Rodolfo Morandi

The following article is from The Great Soviet Encyclopedia (1979). It might be outdated or ideologically biased.

Morandi, Rodolfo


Born 1902, in Milan; died there July 26, 1955. Prominent figure in the Italian labor movement; a leader of the Italian Socialist Party (ISP) who supported joint action with the Communists.

Educated as a lawyer, Morandi from 1934 was one of the leaders of the underground socialist organization in Milan. In 1937 he was sentenced by a Fascist tribunal to ten years’ imprisonment; he was freed in July 1943. An active participant in the Resistance Movement, he was chairman of the Committee for the National Liberation of Northern Italy and one of the organizers of the antifascist liberation uprising in Turin in April 1945.

In 1946–47, Morandi was minister of industry and trade. In 1945–46 he was general secretary and from 1949 deputy general secretary of the Italian Socialist Party. He became a senator in 1948. Morandi was the author of works devoted mainly to economic history and theoretical problems of the labor movement.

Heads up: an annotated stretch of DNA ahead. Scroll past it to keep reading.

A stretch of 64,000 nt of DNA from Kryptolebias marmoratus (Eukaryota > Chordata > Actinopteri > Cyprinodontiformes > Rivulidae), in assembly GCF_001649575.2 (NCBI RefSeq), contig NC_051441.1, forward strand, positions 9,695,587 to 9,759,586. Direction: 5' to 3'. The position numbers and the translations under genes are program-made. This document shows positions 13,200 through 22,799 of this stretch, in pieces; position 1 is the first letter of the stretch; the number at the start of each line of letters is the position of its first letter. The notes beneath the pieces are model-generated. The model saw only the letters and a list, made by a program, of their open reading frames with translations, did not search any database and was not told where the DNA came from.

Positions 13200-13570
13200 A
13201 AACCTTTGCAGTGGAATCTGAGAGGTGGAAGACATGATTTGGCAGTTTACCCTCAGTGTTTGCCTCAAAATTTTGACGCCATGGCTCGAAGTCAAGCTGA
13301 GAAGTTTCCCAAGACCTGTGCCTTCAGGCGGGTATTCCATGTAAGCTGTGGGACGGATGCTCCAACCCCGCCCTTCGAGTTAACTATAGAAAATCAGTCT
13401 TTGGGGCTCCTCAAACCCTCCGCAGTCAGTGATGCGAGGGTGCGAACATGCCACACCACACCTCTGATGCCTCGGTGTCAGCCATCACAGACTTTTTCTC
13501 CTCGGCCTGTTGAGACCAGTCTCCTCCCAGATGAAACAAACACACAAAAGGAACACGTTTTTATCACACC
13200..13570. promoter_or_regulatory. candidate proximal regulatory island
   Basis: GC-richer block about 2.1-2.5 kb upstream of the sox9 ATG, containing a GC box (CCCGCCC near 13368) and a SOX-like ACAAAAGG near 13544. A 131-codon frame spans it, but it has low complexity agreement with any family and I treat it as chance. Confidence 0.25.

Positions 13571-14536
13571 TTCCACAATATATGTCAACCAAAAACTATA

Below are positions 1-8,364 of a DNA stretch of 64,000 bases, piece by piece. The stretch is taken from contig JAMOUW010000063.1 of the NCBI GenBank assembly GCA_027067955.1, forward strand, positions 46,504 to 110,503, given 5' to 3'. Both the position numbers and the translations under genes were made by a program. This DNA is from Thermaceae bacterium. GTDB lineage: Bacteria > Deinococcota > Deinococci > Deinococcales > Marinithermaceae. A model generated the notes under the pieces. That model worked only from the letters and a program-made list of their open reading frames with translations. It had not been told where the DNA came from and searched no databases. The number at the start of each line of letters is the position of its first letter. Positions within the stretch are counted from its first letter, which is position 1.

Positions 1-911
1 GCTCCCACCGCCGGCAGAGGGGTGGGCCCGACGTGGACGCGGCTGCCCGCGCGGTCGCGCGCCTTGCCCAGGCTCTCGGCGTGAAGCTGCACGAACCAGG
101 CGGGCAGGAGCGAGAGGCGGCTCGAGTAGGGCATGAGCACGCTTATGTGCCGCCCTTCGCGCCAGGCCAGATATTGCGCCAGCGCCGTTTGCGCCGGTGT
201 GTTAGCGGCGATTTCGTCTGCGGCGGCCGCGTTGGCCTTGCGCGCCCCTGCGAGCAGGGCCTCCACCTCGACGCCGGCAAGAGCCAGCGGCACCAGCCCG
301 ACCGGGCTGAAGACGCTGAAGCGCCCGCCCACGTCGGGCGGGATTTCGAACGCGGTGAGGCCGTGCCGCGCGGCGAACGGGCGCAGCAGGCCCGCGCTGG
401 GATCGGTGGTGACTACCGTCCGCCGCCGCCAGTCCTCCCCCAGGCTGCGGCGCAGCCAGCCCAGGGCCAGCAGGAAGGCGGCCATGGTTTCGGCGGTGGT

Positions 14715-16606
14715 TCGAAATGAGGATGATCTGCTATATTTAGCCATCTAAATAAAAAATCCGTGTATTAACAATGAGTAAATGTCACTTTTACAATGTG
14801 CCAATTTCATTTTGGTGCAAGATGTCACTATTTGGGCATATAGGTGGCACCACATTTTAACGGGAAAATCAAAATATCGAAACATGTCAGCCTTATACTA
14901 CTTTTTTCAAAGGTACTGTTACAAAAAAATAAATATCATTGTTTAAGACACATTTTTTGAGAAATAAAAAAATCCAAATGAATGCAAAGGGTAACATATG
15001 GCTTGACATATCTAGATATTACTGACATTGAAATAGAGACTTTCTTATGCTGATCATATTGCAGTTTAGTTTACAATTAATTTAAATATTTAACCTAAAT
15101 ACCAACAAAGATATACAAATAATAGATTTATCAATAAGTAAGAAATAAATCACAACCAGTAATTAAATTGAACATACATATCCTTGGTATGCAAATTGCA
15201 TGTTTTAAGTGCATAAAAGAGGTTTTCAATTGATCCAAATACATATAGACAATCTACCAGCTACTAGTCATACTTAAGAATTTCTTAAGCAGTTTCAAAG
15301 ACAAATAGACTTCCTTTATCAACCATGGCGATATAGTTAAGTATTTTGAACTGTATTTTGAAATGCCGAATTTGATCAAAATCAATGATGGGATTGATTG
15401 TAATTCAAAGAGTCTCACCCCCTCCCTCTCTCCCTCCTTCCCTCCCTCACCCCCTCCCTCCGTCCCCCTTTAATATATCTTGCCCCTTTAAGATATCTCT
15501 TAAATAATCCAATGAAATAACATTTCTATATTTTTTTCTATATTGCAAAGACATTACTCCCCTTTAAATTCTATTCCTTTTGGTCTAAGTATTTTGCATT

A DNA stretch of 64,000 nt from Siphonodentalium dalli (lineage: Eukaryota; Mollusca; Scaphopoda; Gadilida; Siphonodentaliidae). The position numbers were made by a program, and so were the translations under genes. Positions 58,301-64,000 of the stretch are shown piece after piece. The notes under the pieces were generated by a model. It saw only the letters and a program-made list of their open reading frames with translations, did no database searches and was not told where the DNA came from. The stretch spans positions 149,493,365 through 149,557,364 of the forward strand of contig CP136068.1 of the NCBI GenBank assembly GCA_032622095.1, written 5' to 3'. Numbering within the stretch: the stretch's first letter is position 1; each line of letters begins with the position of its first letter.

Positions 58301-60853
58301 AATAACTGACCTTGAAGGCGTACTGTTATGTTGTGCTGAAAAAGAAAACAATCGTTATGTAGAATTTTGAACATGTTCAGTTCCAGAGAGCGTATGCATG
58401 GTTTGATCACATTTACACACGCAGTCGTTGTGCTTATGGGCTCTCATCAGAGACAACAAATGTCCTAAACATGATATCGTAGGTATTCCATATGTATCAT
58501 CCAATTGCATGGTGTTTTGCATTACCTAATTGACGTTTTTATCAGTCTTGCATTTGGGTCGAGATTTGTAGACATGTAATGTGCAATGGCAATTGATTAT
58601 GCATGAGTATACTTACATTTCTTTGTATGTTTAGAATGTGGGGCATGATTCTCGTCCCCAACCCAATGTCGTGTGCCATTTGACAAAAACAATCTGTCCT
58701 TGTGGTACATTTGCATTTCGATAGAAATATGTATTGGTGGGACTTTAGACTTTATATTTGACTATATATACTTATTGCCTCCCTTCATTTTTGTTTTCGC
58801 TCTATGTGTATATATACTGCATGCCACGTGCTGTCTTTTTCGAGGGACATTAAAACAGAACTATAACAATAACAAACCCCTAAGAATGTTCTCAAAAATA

The Great Soviet Encyclopedia, 3rd Edition (1970-1979). © 2010 The Gale Group, Inc. All rights reserved.
References in periodicals archive ?
In 2009, the Pausa Cafe cooperative established a new brewery in the Rodolfo Morandi penitentiary in Saluzzo, Italy, dedicated to the production of craft beers.
At times, Klopp seems to embrace this phenomenon of intertextuality; in one example, he connects twentieth-century prisoner/authors Rodolfo Morandi and Mario Alicata with their Risorgimento predecessors by way of the recurrent theme of conversion (161-62); at other times, he censures it, as indicated by his summation of the Spielberg patriots' "squabbles," "bickering," "rewriting, refutation, and repudiation of one another" (66); and in several instances, he concludes that prisoner/authors are de facto "captives of the intertextual tradition of prison writing" (36; also 29, 37, 118-19).